Why Shabbat Around the World?
Shabbat Around the World ©
by Tami Lehman-Wilzig
Shabbat Around the World Lesson Plans© Developed By:
Idea Input: Tami Lehman-Wilzig
The Jewish People form a multicultural nation with communities located across the globe. Although their Shabbat observances follow the same linear path, many communities have developed unique customs that are integral to their Shabbat celebration. Shabbat Around the World introduces students to unique Jewish customs from around the world, empowering students to enhance their own Shabbat observance. At the same time, this new series enables students to explore international Jewish communities; their history, geography and culture, so that by the end of the year students will have gained an appreciation of the Jewish world’s diversity.
Developed for 3rd-4th Grades
As a result of this curriculum, what enduring understanding will the students attain?
- Jewish people around the world celebrate/observe Shabbat in different ways. Many customs are rooted in ancient Jewish practices, and many have been influenced by local communities.
- Students will be empowered to introduce/share new, fun and exciting Shabbat customs that can be adapted or added to their family’s weekly celebration.
What essential questions will guide or focus the teaching and learning?
- Where do Jewish people live today?
- What are some of the Shabbat customs that different communities observe?
- How do Shabbat customs relate to the meaning of Shabbat?
- How did different Shabbat customs originate?
- Why do people observe Shabbat customs differently/similarly to our own?
- How can we incorporate different Shabbat customs into our own observance?
What key knowledge and skills will students acquire as a result of these story & Lessons Plans units?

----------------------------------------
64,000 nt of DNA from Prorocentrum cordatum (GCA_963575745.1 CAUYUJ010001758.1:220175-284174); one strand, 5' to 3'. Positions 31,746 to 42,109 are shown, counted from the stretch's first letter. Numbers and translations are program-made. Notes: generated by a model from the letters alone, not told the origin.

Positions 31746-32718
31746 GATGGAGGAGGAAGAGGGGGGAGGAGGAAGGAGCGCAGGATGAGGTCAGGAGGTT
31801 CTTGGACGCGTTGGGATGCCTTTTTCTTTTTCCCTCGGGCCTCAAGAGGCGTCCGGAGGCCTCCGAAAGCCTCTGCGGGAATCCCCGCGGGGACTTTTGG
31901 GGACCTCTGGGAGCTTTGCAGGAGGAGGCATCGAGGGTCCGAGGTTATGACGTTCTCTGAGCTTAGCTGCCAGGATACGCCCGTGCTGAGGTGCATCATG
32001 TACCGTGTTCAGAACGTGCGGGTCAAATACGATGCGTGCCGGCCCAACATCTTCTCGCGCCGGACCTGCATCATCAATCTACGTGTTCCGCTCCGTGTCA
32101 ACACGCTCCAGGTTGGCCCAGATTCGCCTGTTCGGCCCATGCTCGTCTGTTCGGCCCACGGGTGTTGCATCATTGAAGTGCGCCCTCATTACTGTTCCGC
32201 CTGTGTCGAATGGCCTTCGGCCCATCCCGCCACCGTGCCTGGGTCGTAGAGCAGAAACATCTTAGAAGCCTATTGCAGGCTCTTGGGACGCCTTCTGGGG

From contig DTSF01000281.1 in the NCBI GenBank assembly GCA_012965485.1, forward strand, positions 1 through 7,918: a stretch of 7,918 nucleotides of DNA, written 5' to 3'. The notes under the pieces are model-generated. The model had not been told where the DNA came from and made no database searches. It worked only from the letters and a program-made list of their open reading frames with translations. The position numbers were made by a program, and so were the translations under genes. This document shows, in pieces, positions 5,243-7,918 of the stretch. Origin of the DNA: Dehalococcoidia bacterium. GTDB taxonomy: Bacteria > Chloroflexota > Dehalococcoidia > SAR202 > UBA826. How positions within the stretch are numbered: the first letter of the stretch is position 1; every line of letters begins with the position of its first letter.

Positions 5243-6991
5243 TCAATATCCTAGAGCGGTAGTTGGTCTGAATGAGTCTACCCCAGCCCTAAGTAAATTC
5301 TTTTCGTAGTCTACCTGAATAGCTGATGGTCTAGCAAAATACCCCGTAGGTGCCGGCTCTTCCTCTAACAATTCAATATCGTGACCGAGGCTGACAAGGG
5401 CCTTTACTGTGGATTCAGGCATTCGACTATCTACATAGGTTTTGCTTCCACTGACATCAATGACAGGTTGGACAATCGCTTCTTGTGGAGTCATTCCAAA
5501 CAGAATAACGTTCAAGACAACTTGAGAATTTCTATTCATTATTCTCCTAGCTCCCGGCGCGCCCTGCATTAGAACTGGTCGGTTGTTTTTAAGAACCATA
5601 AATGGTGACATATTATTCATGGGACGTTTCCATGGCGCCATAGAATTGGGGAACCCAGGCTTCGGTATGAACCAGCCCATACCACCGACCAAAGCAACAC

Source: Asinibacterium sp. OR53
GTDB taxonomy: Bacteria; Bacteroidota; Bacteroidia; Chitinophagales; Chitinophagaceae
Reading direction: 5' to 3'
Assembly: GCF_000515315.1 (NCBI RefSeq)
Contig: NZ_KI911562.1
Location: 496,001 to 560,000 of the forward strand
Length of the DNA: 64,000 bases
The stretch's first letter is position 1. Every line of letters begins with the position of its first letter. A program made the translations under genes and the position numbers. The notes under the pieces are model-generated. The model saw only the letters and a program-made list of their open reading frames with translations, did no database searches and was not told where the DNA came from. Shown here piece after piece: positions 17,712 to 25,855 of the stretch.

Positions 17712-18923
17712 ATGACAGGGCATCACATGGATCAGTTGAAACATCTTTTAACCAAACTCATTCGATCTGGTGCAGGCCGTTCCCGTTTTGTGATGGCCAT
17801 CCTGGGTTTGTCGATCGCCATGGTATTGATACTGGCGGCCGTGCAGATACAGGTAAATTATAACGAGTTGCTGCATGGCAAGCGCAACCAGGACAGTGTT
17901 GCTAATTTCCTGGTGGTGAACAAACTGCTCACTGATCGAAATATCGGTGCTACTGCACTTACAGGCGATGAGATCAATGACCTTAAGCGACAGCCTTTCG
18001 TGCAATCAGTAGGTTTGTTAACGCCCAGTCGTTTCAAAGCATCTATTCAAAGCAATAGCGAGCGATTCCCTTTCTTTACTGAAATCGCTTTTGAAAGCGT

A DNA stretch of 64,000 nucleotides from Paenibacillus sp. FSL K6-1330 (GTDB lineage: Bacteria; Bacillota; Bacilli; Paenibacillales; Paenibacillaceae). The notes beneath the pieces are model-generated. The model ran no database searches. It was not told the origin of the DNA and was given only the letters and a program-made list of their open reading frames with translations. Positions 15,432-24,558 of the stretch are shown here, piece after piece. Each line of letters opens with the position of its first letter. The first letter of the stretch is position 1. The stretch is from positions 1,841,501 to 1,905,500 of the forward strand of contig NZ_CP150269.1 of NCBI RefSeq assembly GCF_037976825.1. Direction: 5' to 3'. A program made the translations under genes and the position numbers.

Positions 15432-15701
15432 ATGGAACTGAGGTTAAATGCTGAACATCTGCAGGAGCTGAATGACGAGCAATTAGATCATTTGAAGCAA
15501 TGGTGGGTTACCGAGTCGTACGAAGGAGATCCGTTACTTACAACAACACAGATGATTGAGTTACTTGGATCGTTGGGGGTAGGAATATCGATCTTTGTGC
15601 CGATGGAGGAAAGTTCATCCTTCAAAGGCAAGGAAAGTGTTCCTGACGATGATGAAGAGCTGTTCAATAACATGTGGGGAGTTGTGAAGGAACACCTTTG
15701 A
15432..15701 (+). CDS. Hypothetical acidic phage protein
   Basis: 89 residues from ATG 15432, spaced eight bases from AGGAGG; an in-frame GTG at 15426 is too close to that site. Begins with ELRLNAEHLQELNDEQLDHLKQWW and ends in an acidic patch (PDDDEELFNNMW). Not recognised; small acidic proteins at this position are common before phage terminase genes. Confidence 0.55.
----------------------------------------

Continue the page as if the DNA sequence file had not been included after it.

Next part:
Students will know:
- Areas of the world where there are or have been significant Jewish populations
- Shabbat customs from different Jewish cultures and countries
- Significance, meaning and origin of different Shabbat customs
Students will be able to:
- Indicate on a map where Jewish people have lived in the past or are living today
- Model different Shabbat customs
LEARNING ACTIVITIES and MATERIALS/RESOURCES Follow in Story Units
Upon completion of the Shabbat Around the World program or individual units, how will students demonstrate that they have attained the enduring understandings? The following are suggestions for class projects.
Students will plan and implement a Family Shabbat program in which customs (from the areas studied) are modeled and shared.
Groups of students (determined randomly or by interest) will be involved in a class project that models/implements different customs that the students have learned about. Suggestions include:
- Shabbat ‘fair’ using presentation boards (this is a teacher-directed activity requiring a checklist of information to be included; e.g. description and representation of the custom, maps, pictures, recipes and food samples)
- Class play or video based upon one of the Shabbat Around the World stories (student groups: writing script and playbill; set; costumes; publicity; filming/editing of video)
- Kabbalat Shabbat service and Family dinner (student groups will be responsible for incorporating different customs into this program; cooking; invitations; set-up)
- Kabbalat Shabbat and Family dinner shared by families in different homes, with students responsible for incorporating one